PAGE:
When it comes to the amount of dirt put on the back of a mining truck, it is true that size does matter.
Or at least the size of the load.
If you make it too light you are leaving cash/revenue on the table.
If you load it too heavy then you run the risk fo slowing other trucks down and impacting on cycle times.
So what is the optimum payload to run in your trucks?
This site had adjusted their payload from 220 tonnes to 228 tonnes and were now looking to increase it again.
There was however a lot of apprehension about the change and what should be the target.
In addition to this the target had already been adjusted once but the actual average payload was still only 213 tonnes.
The site’s plan was built around a target of 220 tonnes.
Given that the actual payload was only 213 tonnes and the target had been set at 228 tonnes, is there any value in adjusting up again?
The site decided to use the MaxMine Load Unit operator tool to focus on meeting this target and pushing it closer to the target.
So the question remains why adjust a targets? If you aren’t achieving them, fix that first.
Over 8 months this site adjusted and achieved their targets from 220 tonnes up to 234 tonnes.
With assistance from the MaxMine team the site was able to assess a number of metrics and monitor the team outputs.
Identifying the Problem?
The challenge is actually really simple, put the optimum amount of dirt into the trucks without slowing them down, injuring operators or damaging the equipment.
There were a number of problems to identify and solve for.
- Why isn’t the target being achieved?
- What is the optimum payload for the site?
- How do they achieve it?
Given that MaxMine was already on site and being used for additional solutions, the data analysis was able to take place very quickly.
It was found that with the loading strategy and the number of passes that the site leadership had set as an expectation this was leading to the site target being missed 54% of the time.
There were a number of factors influencing this decision to restrict the number of passes, however diving into the data it was found that a large number of operators were choosing to increase the number of passes by 1 and in these instances they were 95% more likely to achieve the target payload.
It was established very quickly that the site was able to increase the number of passes to the optimum level.
This then led to the target being lifted to 228 and was being achieved.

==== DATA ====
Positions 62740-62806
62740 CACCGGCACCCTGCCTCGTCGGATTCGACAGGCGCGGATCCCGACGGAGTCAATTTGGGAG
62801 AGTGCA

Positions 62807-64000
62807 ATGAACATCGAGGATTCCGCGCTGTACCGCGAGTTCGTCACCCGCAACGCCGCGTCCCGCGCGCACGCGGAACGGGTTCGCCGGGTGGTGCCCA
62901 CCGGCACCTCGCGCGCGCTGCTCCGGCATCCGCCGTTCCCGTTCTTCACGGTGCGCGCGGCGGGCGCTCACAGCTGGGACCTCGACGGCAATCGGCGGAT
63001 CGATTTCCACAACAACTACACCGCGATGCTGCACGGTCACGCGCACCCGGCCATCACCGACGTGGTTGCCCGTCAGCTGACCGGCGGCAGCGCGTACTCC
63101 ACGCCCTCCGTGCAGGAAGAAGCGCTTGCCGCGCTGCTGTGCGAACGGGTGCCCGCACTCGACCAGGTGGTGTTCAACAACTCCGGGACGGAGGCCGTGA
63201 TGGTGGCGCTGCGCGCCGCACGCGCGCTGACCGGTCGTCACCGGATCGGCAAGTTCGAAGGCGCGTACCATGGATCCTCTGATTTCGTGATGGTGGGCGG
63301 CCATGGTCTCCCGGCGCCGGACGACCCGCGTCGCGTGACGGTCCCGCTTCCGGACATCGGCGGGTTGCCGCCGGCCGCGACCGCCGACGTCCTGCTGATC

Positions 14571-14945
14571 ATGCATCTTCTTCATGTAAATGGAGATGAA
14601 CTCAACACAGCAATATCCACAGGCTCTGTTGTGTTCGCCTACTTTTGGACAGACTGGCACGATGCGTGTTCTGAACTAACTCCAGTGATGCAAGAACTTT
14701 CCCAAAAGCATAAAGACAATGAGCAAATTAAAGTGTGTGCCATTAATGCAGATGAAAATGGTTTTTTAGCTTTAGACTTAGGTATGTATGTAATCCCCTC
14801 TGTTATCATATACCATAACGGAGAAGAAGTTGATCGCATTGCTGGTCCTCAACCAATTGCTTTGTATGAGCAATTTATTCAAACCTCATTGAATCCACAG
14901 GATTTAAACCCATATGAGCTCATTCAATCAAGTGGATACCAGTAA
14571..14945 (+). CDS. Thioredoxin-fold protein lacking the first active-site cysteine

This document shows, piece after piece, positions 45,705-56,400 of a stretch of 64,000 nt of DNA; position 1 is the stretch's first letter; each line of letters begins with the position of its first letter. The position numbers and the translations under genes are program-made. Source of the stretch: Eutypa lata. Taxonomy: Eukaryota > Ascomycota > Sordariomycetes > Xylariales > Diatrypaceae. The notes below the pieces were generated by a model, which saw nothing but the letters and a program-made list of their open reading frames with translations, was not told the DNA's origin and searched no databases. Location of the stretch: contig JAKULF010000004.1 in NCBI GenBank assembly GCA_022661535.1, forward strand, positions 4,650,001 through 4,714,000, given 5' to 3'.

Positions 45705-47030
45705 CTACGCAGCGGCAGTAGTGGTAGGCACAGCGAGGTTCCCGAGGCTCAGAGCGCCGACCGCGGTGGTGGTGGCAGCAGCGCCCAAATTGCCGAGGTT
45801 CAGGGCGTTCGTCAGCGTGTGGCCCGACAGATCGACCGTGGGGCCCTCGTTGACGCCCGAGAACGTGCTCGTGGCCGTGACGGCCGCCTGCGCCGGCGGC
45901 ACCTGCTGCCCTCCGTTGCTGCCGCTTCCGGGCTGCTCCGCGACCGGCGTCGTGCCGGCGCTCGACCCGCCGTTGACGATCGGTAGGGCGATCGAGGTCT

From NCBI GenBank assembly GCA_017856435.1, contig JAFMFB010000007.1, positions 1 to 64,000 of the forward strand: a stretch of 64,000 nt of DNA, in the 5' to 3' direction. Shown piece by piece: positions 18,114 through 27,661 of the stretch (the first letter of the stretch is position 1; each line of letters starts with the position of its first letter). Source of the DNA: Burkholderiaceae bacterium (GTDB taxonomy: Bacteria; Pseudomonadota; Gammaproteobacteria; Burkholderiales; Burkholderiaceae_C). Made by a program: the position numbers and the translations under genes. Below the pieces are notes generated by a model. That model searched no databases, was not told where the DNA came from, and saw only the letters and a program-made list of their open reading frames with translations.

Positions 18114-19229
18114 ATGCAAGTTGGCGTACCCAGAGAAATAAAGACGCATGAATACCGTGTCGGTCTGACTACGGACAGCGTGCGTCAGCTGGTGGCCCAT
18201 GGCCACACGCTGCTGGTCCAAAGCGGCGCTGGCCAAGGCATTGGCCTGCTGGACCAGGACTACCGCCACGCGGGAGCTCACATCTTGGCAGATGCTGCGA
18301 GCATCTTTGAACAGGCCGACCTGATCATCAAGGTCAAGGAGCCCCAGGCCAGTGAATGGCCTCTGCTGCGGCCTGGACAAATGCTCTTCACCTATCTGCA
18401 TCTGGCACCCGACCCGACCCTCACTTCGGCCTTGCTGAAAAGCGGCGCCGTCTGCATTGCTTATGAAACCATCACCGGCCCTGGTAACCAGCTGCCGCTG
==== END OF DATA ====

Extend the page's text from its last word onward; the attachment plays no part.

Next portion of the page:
The site then wanted to see what the optimum payload for their pits would be based on truck speed out of the the pit.
Another project was initiated to look at the impact of payload on truck speed up the ramps.
The study found that the two major ramps used had very different grade profiles with one ramp having a peak of 11.7% and the other 10.2%.
The site decided to for ease of message establish a single payload target to suit the steeper pit.
It was found that the optimum payload was 234 tonnes with loads over 240 tonnes being less desirable based on speed up ramp alone.
In addition to this through the MaxMine system the site found that the load bias and approach to the ramp also had a large impact on the overall up hill ramp speed.
Established And Prepared Plan?
The target payload went from 228 to 234.
The roll out plan to the Loading Team was to focus on Loads in Range, Load Bias and time taken to load.
This data was to be handed to the load operators on a daily basis.
A clear plan to push as many of the loads into the 234 to 240 tonne payload window.
Give the operators an understanding of who they could approach to assist them in improving their scores.
Roll Out and Maintain?
This plan was prepared with the assistance of the MaxMine coach.
Although the MaxMine site coach didn’t deliver the roll out they essentially created all the materials to deliver the roll out and supported the leaders through the process.
The Roll out was clear and concise and to the point.
Maintenance of the uplift is aided by the MaxMine system that easily integrates into daily site activities.
The performance is automatically tracked for the site and the MaxMine site coaches monitor and feedback to the site.
The changes in the crews behaviour was almost instantaneous.
Engagement with the MaxMine system and approach was very high.
Average payload went from 213 to 233, loading bias improved going from 80% to 90% loads in the optimum location on the tray.